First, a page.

Six Lines of Flight
Review by Julia Glosemeyer
By and large, ‘Six Lines of Flight’ at SFMOMA is about violence and pain. The tone is set by the very first work one sees, ‘Postcards of War’ by Joana Hadjithomas and Khalil Joreige. By subjecting postcard views of Beirut to extreme mutilation, so that the buildings appear to be burning, melting or exploding, the artists make allusions to the wars that have brutalised the city’s body. In the next room, Lamia Joreige’s text/photo/video installation ‘Beirut, Autopsy of a City’, details real and fictional devastations of the Lebanese capital.
Beirut is one of the five non-US cities that the exhibition showcases; the others are Ho Chi Minh City (Vietnam), Cali (Colombia), Cluj-Napoca (Romania), and Tangier (Morocco). Those cities do not count among the major art centres, but they nevertheless have strong art scenes. And according to the show, a lot of what those scenes do is deal with their countries’ violent pasts and presents.
The artists’ approaches might be very different, but the current of trauma runs through almost the entire show. Sometimes trauma is expressed quite unequivocally, for instance in the paintings by Romanian artist Adrian Ghenie, who rivals Luc Tuymans in his ability to smear dread on canvas. But even the clinical photo-Conceptualism of Yto Barrada (the polar opposite of Ghenie’s works) has a say on the topic: the artist’s photographs of banal interstitial spaces are supposed to serve as allegories to Tangier’s uneasy situation as the transit point between Africa and Europe, with the attendant baggage of migrants’ hopes and fears.
The exhibition sometimes feels like a history or geography lesson, as it generally strives to highlight problems specific to each locale. It nudges viewers to look at various cultural forms through the prism of politics. The works by Cali-based Wilson Diaz explore the role popular music played in the country’s internal struggles, while Ciprian Muresan thematises artistic production during Nicolae Ceausescu’s dictatorial rule and its aftermath. In his video installation ‘Sound and Fury’ Dinh Q. Lê presents a joyful and uplifting portrayal of Ho Chi Minh City energised by a celebration of a national sports team, but the impression is ultimately marred when one learns that public manifestations are highly restricted in Vietnam.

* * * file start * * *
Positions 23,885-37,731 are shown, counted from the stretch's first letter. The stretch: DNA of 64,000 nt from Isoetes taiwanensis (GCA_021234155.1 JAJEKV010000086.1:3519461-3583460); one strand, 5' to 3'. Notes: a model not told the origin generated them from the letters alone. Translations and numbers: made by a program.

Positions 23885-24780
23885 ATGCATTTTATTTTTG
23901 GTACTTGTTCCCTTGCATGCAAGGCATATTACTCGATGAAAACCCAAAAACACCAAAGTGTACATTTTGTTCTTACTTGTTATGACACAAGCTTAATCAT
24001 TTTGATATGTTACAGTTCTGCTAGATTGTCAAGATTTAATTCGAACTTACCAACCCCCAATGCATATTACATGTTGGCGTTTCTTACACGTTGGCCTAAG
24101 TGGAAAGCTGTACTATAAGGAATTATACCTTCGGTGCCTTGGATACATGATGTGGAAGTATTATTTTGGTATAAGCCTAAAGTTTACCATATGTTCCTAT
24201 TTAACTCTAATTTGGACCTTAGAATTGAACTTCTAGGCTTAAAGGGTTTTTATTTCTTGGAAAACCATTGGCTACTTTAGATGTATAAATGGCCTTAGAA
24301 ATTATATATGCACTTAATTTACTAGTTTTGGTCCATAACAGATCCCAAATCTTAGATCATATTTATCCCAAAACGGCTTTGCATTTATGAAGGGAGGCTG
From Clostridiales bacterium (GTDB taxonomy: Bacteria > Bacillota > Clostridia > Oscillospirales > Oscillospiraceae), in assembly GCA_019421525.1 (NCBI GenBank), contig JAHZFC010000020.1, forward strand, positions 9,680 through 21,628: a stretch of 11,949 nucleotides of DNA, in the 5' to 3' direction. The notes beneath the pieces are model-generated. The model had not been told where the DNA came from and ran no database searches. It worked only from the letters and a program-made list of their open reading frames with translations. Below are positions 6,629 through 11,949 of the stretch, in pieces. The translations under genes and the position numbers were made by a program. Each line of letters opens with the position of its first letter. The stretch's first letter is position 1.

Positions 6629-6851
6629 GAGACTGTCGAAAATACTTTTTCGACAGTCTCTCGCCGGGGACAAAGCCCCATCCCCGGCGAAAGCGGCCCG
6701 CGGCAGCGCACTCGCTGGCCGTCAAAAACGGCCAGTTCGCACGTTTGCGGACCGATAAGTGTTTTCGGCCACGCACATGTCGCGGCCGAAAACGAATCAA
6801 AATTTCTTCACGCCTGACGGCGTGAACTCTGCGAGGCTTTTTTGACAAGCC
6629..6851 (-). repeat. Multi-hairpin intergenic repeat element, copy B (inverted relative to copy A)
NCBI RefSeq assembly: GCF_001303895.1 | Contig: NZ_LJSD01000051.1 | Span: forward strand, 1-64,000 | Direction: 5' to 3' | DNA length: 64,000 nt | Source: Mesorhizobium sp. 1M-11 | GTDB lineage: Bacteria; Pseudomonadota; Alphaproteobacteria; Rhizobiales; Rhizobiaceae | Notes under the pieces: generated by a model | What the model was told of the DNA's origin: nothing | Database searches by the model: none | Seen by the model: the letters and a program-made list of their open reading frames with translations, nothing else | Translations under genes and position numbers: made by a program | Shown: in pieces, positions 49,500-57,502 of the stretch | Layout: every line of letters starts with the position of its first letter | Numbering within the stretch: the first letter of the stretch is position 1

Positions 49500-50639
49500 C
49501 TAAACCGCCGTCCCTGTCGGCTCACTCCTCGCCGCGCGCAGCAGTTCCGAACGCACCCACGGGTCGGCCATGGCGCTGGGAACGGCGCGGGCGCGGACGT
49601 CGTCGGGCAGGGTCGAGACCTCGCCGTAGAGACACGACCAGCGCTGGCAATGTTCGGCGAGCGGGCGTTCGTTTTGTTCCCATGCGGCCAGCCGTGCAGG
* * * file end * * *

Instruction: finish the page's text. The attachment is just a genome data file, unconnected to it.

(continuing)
In this context, the pieces that deal with more abstract topics, such as memory, are accorded urgent political meaning. The photography-based works by Oscar Muñoz and Akram Zaatari ask the questions, what gets lost over time, and what is worth saving’ In turbulent times the issue of preservation of information and meaning takes on a crucial importance.
The exhibition would feel absolutely coherent in its slow-burning politically charged intensity, if not for the installation that represents the sixth city (there are six lines of flight after all). The space dedicated to San Francisco is given over to the collective Futurefarmers, whose work is basically a series of conversations with scientists. It is as if San Francisco suddenly decided to distance itself from “cities with problems,” not lowering its smart, forward-thinking self to considering such things as pain and trauma: this in a situation when the city is actually being traumatised, by rampant gentrification, for example, or by the woefully neglected violence in the Bayview-Hunters Point neighbourhood. By disregarding its own host city’s actual problems and upholding the status quo, the exhibition ultimately fails to build a commonality between San Francisco and the other cities, which are, in contrast, “united in suffering.”